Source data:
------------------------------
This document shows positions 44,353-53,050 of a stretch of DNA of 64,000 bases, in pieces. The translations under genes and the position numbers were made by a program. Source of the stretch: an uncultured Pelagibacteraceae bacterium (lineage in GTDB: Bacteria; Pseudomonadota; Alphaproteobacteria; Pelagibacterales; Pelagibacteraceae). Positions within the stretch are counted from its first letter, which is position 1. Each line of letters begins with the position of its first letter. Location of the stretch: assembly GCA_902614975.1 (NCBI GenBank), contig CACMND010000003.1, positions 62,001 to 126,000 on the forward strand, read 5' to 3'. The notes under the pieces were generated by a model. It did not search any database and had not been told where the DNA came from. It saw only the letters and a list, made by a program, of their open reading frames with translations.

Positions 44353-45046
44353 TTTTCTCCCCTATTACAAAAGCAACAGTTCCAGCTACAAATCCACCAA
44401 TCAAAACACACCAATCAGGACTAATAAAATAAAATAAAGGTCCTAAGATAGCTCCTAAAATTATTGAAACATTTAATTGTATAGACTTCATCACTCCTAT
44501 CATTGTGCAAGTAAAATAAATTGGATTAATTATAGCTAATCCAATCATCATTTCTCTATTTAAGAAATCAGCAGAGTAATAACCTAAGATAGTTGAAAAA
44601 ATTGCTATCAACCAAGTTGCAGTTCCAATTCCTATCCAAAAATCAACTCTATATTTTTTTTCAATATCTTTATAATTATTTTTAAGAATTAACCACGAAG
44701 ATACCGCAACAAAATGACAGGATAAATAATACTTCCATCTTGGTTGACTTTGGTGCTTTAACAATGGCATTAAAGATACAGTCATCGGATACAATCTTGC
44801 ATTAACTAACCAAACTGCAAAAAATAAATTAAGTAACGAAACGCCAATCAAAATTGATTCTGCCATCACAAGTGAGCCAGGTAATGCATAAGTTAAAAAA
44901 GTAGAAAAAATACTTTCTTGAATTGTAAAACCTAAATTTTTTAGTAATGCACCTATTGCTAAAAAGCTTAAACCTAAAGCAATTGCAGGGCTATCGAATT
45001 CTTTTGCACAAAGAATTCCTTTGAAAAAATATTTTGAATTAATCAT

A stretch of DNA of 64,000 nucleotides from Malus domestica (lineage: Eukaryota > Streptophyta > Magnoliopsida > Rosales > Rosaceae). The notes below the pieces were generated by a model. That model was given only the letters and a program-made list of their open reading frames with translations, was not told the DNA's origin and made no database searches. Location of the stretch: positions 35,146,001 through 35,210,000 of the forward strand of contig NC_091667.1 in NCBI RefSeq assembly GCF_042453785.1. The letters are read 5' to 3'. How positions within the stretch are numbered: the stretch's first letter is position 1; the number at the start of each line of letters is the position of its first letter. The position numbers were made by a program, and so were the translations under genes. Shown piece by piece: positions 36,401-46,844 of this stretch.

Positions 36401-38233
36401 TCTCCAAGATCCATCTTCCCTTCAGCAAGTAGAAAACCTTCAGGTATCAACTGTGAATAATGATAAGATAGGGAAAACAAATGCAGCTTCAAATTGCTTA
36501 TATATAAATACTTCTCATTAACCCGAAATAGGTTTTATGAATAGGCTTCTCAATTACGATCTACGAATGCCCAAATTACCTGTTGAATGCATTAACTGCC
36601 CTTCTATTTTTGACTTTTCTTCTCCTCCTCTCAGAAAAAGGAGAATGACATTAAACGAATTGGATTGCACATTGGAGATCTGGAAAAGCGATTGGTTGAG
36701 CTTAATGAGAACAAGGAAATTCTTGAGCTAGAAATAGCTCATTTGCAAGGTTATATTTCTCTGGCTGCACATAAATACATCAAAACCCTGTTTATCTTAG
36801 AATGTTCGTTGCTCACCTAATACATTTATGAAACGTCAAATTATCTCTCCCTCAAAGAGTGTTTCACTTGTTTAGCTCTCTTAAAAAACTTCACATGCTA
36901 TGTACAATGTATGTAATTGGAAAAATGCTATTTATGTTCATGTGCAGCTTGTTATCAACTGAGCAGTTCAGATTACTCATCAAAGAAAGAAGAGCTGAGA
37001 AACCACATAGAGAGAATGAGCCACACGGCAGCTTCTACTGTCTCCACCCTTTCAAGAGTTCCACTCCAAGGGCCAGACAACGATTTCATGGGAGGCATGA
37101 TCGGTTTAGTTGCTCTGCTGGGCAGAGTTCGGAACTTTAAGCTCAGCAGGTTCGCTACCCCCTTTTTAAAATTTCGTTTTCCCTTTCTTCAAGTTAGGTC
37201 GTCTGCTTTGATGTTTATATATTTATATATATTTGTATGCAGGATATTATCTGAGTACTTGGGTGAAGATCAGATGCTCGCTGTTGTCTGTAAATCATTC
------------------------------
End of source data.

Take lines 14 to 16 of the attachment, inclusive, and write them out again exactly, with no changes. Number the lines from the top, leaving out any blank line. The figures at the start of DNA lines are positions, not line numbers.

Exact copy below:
36501 TATATAAATACTTCTCATTAACCCGAAATAGGTTTTATGAATAGGCTTCTCAATTACGATCTACGAATGCCCAAATTACCTGTTGAATGCATTAACTGCC
36601 CTTCTATTTTTGACTTTTCTTCTCCTCCTCTCAGAAAAAGGAGAATGACATTAAACGAATTGGATTGCACATTGGAGATCTGGAAAAGCGATTGGTTGAG
36701 CTTAATGAGAACAAGGAAATTCTTGAGCTAGAAATAGCTCATTTGCAAGGTTATATTTCTCTGGCTGCACATAAATACATCAAAACCCTGTTTATCTTAG